BrewDog chief accuses HR crisis adviser of fueling toxic row with staff

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BrewDog chief Allan Leighton accuses HR crisis adviser of stoking fire as toxic row with staff rages

City great Allan Leighton has clashed over the ‘toxic’ culture of Scottish beer company BrewDog.

The brewer, which is eyeing a £1billion IPO, is trying to mend barriers with employees after being accused last year of creating a ‘rotten culture of fear’.

But in the latest twist, Leighton, the chairman, launched an extraordinary tirade against a Berlin-based human resources consultancy Hand & Heart which had offered to help mediate with disgruntled staff.

Fury: Chairman Allan Leighton accused the agency of fueling the fire

In a letter seen by The Mail on Sunday, he accused the consultancy of making the problem worse and criticized a demand by the firm for the payment of £100,000. Leighton said BrewDog would not commit the company to run a “reconciliation” program and accused it of “amplifying” criticism on social media.

The latest standoff threatens to derail attempts to repair staff relations.

The initial complaints against the company emerged in a letter last summer from 60 former employees calling themselves Punks with Purpose.

Earlier this year, co-founder James Watt threatened to take legal action against the BBC over a documentary he said included personal attacks on his character.

The company commissioned an independent review of its management culture. He engaged in leadership training, increased salaries for his staff and set up a hotline.

Earlier this year, Watt told the Mail on Sunday that the charges against him had triggered a “period of reflection on my leadership”. Leighton, who is also chairman of the co-op and former boss of Asda, said in a memo to staff that BrewDog’s chief personnel officer, Karen Bates, had spent “a considerable amount of time” speaking to the chief executive of Hand & Heart, Kate. Bailey. He said the council took his offer of help “very seriously”.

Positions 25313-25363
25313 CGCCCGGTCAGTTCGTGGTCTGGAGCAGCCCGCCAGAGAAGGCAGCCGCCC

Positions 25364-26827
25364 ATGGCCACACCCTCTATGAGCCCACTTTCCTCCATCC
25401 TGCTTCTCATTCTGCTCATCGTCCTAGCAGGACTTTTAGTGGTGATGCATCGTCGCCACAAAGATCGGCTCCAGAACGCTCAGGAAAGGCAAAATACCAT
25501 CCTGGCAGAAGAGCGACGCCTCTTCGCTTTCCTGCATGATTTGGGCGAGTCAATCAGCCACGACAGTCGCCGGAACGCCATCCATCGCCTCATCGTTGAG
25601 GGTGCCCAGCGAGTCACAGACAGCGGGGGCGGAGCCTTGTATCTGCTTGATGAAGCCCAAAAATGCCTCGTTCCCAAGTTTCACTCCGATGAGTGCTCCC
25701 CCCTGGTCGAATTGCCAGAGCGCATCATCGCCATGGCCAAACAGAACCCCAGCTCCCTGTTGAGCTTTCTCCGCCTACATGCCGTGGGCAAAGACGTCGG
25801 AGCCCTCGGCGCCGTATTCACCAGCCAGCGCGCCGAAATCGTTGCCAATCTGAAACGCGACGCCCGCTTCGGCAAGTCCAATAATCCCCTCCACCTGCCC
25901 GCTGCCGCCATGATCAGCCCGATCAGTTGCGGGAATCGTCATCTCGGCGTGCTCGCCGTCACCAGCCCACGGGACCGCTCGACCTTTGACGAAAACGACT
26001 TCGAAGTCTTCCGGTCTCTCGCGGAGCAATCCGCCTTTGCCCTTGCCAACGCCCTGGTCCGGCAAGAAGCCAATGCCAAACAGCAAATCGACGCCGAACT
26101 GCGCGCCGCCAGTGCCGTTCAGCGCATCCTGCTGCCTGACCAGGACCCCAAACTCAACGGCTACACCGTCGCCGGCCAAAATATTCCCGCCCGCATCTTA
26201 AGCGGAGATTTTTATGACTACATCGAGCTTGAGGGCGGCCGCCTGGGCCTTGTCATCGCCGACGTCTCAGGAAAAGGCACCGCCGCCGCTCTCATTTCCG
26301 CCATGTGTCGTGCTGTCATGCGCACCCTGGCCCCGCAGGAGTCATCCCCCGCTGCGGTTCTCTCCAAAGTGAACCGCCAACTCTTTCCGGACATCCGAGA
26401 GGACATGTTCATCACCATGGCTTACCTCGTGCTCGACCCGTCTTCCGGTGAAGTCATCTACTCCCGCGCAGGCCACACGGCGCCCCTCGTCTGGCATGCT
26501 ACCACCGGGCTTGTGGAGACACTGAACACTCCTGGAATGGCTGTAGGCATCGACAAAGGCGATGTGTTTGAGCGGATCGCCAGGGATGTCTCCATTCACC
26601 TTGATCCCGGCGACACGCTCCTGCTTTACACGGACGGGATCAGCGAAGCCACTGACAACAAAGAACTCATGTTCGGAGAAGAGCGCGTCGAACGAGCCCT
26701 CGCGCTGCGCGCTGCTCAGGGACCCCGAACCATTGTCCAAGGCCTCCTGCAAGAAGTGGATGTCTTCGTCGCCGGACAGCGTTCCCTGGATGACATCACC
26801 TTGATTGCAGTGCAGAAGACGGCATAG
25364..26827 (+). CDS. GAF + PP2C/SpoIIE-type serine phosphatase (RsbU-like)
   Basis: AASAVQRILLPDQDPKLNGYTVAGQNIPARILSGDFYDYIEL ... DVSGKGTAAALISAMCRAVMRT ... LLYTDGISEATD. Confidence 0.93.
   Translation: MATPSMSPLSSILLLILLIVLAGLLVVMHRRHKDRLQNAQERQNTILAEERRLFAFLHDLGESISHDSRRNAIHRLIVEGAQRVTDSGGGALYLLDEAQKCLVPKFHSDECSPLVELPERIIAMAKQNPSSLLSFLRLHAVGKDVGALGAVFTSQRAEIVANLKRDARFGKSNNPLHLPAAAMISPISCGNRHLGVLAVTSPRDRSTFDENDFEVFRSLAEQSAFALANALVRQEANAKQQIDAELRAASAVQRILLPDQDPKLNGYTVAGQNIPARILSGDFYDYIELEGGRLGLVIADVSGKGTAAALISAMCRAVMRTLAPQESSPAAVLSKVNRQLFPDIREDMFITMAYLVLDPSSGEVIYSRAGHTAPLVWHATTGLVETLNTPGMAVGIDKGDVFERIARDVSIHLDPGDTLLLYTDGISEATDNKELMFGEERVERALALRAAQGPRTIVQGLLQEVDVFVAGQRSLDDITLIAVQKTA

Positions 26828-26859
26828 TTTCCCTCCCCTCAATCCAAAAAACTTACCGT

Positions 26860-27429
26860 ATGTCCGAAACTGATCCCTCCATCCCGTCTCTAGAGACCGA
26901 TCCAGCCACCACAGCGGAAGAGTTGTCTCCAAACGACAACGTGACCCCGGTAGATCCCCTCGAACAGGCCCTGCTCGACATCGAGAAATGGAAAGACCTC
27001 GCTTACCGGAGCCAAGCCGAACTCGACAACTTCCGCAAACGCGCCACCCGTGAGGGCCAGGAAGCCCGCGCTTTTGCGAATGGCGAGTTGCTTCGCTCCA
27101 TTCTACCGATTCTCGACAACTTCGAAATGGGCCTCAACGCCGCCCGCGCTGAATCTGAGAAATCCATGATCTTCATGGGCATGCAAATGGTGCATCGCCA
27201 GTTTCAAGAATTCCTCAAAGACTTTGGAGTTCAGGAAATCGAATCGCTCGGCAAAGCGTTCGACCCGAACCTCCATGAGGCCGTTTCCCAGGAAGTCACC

Although he had not been formally hired, the consultancy launched an online “affected worker check-in platform” in conjunction with the group Punks with Purpose, where staff were asked to post complaints.

But in a letter sent to Bailey last week, Leighton blasted Hand & Heart, accusing it of fanning the flames. “The inevitable impression is that of H&H instructing the company to put out a fire it is fueling itself,” he wrote.

He added: “We believe it is impossible for you to be a neutral mediator in a sensitive private setting.”

A source said ‘Bailey has presented herself as an awakened warrior, but seeking financial gain from it seems hypocritical.’

Stand-off: H&H's Kate Bailey called Leighton's letter a

Stand-off: H&H’s Kate Bailey called Leighton’s letter ‘offensive’

Bailey replied in a letter to Leighton that Hand & Heart had acted “in good faith” and added that his missive was “full of unsubstantiated accusations…and frankly, is unbecoming of a leader of your stature and position. in the business world”. She also described Leighton’s letter as “offensive, misinformed and inconsistent”.

“I don’t work to ‘save BrewDog,’ I work for justice for those your workplace has impacted,” she said. “I have a duty to respond when public accusations arise, especially those relating to the chief executive of late. If you’re looking for fuel and fire, start there.

Bailey said she will continue to collect submissions and support those affected.

Last month, The Guardian newspaper reported that Watt had hired private investigators to obtain information about people he believed were involved in a smear campaign against him.

BrewDog has grown rapidly as the popularity of craft beer exploded in Britain.

An IPO has also been long promised for the 200,000 “equity punks” brought on board through crowdfunding rounds since the brand launched in 2007.

Watt and his co-founder Martin Dickie pulled off a series of eye-catching stunts that helped restore his image as an upstart rival to mainstream beer brands.

These included dropping plush “taxidermy bombs” on the city to protest corporate fat cat greed, and Watt and Dickie dressing up as red-light district sex workers for a crowdfunding ad.


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